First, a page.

Thoughts on “Geographical information science: critical GIS” (O’Sullivan 2006 )

We have discussed the importance of terminology in previous weeks, and O’Sullivan hints at the elusive nature of capturing a phenomenon when he states the topic of his paper as the “curious beast known at least for now as ‘critical GIS”. (page 782) He further states that there is little sign of a groundswell of critical human geographers wholeheartedly embracing GIS as a tool of their trade. I think this has changed.

In comparing different critiques of GIS, he states that more successful examples of critically informed GIS are those where researchers informed by social theory have been willing to engage with the technology, rather than to criticize from the outside. I agree with this and think it makes sense that some knowledge of the procedures of GIS  how they work is required to illustrate how they can be manipulated to produce subjective results.

On page 784, O’Sullivan states that “Criticism of the technology is superficial”, but neglects to mention what would constitute more profound and constructive criticism. O’Sullivan does not explicate, but refers to Ground Truth and the important contributions made in that book pertaining to ethical dilemmas and ambiguities within GIS. It is interesting to note that much of the “brokering” that went on in the early days, which allowed for reconciliation between social theorists and the GIS community, came from institutions and “top-down” organizing as opposed to a more grass roots discussion, say on discussion boards or online communities/groups.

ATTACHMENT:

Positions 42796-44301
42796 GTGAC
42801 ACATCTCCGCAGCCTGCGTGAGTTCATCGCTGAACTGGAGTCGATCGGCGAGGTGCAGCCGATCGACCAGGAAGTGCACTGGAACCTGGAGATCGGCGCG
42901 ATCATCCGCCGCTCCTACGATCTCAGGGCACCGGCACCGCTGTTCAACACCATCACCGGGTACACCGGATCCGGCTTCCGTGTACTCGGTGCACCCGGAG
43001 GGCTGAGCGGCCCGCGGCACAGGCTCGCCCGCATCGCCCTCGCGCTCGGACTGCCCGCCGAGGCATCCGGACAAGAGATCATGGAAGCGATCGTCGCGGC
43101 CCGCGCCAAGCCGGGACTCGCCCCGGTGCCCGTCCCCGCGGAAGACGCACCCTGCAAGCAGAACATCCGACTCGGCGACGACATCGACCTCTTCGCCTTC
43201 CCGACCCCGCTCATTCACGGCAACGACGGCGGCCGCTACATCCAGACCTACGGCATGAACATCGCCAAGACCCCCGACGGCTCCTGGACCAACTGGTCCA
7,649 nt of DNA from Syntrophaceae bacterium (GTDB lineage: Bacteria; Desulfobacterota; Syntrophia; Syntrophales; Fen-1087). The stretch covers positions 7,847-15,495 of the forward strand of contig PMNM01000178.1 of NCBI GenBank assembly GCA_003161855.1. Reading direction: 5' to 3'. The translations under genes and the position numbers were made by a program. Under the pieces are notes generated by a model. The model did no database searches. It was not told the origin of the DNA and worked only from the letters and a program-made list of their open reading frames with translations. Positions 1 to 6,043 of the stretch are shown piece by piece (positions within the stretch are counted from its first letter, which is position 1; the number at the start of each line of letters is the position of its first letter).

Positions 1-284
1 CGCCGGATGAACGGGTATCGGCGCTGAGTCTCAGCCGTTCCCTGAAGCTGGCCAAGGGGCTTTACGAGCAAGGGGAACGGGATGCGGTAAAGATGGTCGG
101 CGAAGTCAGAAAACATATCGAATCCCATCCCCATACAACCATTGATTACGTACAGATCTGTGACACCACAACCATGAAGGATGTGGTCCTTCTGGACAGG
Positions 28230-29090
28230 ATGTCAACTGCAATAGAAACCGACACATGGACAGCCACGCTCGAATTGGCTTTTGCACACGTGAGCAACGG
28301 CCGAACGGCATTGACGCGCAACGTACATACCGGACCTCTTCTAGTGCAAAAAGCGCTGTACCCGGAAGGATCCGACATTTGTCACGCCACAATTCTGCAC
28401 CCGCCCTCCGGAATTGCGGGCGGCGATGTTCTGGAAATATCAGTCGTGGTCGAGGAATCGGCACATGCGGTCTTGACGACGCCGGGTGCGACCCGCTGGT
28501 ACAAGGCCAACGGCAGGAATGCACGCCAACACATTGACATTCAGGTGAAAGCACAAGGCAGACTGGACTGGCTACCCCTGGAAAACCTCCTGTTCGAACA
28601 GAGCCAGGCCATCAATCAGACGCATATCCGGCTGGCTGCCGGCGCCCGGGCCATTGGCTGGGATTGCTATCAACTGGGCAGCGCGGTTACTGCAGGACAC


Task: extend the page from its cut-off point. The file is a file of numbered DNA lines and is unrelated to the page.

O’Sullivan notes that “PPGIS is not a panacea, and must not undermine the robust debate on the political economy of GIS, its epistemology, and the philosophy and practice of GIScience’”, and I very much agree with this statement. Although the increased use of PGIS addresses one of the foremost critiques of the applicability of GIS to grassroots communities and movements, it is not a simple goal which can be achieved and considered “solved.” Rather, the increased involvement of novices in GIS and spatial decision-making processes raises a host of new issues for the field of Critical GIS.



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